Oil Palm-Cattle Integration Can Be Developed To Cut Beef Import

The Indonesian government has been continually seeking alternative ways to meet the domestic need for beef, which is continually increasing along with the population growth.

Featured Image via agrofarm.co.id

President Joko Widodo (Jokowi) has also  initiated a plan to realize a beef self-sufficiency in the country, so that beef import will be no longer needed.

But apparently, several obstacles, including land problems, stand in the way of realizing it. As a result, the government has to import the beef from a number of countries, including recently from Brazil, a country in Latin America, which is very far from Indonesia.

The technology application and assessment board (BPPT), a state-run research and development institution, has offered a concept of oil palm and cattle husbandry integration system in oil palm plantations areas with specially-designed technology developed by the institution. It is especially offered for oil palm smallholders, who run small scale oil plantation areas across all provinces in Sumatra, Kalimantan, and Sulawesi.

“The technological concept of the oil palm and cattle husbandry integration system can be implemented appropriately in oil palm plantation areas. It will increase cattle production, which will then reduce imports of cattle,” BPPT deputy in charge of biotechnology and agroindustry technology, Soni Solistia Wirawan said in an interview with Tribunnews recently.

“Our local need is 720,000 tons, but only 400,000 tons can be met locally. That means, we have to import to fulfill the shortage. But if we can increase our local cattle production through the integration system, at least we can reduce the import,” Soni said.

He pointed out that the concept of oil palm and cattle farming integration has been long initiated, but apparently at that time it failed to draw high interest among oil palm smallholders.

It was because the smallholders feared that the cattle project is potential to reduce their production or even damage their oil palm plantations. “The smallholders fear that it will damage oil palm trees and the land areas, so then palm oil production will decrease,” Soni said.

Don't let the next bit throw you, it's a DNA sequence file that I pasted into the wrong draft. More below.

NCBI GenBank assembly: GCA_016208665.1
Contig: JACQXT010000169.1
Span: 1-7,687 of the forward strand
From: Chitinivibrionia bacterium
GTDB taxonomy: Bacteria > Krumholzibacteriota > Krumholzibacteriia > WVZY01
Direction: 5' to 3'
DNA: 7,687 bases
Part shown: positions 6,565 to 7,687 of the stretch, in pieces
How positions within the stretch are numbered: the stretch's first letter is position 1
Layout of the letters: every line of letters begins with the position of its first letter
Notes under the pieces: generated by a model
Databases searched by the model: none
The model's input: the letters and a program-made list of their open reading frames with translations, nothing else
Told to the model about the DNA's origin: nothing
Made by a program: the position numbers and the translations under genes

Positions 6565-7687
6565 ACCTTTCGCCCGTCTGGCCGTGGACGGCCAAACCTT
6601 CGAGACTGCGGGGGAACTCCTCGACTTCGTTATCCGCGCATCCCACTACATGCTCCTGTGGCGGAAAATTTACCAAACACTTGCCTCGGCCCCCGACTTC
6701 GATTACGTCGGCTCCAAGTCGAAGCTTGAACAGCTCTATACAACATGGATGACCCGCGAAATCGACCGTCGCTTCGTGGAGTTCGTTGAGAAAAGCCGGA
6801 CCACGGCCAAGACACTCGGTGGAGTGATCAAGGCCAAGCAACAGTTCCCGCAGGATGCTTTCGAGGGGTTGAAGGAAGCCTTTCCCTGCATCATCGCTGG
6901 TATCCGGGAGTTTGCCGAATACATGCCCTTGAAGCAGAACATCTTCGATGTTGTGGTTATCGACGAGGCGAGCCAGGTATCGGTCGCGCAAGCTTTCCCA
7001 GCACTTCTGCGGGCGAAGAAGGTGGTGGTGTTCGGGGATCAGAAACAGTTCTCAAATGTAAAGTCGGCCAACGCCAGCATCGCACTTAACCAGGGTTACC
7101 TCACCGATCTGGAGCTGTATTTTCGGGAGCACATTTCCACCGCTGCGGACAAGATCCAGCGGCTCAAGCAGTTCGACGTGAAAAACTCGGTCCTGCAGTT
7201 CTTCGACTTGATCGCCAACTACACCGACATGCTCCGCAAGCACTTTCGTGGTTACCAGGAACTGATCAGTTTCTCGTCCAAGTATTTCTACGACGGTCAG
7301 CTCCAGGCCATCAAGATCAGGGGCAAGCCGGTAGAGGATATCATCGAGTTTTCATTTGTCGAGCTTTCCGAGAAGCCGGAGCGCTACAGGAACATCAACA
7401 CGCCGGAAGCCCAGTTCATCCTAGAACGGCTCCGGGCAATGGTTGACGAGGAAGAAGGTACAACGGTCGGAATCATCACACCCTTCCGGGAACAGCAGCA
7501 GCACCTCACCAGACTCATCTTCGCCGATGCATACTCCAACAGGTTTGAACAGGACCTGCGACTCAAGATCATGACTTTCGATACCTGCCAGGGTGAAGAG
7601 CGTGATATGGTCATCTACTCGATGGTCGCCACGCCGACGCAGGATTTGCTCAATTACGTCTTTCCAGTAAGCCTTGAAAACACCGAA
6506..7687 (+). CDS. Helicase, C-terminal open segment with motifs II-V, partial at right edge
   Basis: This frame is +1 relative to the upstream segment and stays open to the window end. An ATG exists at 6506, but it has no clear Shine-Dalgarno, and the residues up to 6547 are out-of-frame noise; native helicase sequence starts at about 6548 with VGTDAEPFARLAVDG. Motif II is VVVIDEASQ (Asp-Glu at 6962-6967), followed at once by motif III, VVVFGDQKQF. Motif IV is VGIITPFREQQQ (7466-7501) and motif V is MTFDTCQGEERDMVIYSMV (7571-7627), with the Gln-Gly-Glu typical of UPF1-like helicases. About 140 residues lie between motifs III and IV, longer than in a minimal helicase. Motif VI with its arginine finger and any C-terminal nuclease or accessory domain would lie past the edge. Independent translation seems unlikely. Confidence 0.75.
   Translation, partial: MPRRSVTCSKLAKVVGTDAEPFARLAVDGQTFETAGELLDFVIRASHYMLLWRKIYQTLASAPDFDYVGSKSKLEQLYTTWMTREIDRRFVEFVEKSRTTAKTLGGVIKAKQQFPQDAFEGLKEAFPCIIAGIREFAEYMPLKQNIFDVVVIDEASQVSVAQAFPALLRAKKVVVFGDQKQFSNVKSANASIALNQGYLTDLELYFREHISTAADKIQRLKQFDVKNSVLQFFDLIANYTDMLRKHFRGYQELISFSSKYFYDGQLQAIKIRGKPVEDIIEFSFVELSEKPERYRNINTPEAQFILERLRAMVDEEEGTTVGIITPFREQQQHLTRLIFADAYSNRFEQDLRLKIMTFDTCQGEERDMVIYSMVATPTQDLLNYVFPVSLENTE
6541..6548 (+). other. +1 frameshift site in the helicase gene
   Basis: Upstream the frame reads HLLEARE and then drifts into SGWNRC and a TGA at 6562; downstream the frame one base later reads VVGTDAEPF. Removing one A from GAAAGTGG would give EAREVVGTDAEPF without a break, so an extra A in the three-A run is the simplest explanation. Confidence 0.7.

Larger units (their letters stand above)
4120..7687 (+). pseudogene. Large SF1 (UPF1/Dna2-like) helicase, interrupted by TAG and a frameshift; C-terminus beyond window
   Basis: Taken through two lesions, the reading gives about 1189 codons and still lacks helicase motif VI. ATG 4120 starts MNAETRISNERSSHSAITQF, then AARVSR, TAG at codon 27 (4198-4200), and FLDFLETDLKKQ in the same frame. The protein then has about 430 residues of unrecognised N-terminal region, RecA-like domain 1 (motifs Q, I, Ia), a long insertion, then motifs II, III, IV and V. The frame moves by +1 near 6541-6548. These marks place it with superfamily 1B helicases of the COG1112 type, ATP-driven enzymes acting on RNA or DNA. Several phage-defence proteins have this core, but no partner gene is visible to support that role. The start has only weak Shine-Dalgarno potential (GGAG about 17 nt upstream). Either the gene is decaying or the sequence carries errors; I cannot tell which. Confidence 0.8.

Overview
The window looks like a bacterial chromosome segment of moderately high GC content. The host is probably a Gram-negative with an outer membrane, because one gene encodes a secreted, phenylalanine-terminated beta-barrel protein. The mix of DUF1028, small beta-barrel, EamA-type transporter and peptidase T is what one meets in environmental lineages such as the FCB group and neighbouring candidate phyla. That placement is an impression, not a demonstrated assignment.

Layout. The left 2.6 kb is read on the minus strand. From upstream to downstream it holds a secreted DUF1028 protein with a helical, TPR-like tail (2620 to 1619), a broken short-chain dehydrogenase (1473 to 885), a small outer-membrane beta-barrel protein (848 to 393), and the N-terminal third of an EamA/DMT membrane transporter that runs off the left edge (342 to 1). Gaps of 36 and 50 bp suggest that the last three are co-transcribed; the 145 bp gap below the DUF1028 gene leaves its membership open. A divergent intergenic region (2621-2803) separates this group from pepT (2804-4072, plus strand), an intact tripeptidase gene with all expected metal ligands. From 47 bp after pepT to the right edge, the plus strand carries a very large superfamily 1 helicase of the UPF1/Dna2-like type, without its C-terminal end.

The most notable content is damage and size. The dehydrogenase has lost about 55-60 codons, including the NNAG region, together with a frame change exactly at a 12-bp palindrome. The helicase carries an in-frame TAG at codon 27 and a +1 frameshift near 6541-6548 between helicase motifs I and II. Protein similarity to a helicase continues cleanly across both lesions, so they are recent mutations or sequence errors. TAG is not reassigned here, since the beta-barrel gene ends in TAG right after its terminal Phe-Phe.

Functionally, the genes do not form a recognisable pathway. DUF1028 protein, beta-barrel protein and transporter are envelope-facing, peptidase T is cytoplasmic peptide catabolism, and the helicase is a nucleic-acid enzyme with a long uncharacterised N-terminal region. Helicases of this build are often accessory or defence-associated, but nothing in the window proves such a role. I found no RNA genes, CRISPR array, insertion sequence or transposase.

He said that now the BPPT has offered the integration concept that is considered able to benefit the smallholders. “The smallholders have warmly welcomed the concept,” he said.

He said that a pilot project of oil palm and cattle husbandry integration system is already implemented under a partnership with the regency government of Pelalawan in Beringin village, Pelalawan regency of Riau. “It’s been developed and already inaugurated. Hundreds of cattle are being raised there.  Hopefully, it will stand as a model of oil palm and cattle farming integration system that can be developed in other areas,” he added.

According to him, the pilot project will also produce quality fodder made from the oil palm wastes. It is also expected that the government and the private sector and the cattle farmers will be able to develop a synergy to further develop the oil palm and cattle farming integration system through further research and assessment. The integration system is predicted to be able to cut the cost of fodder up to 30 percent as the animal feed can be produced from the oil palm leaves and wastes resulted from the palm oil production process. (*)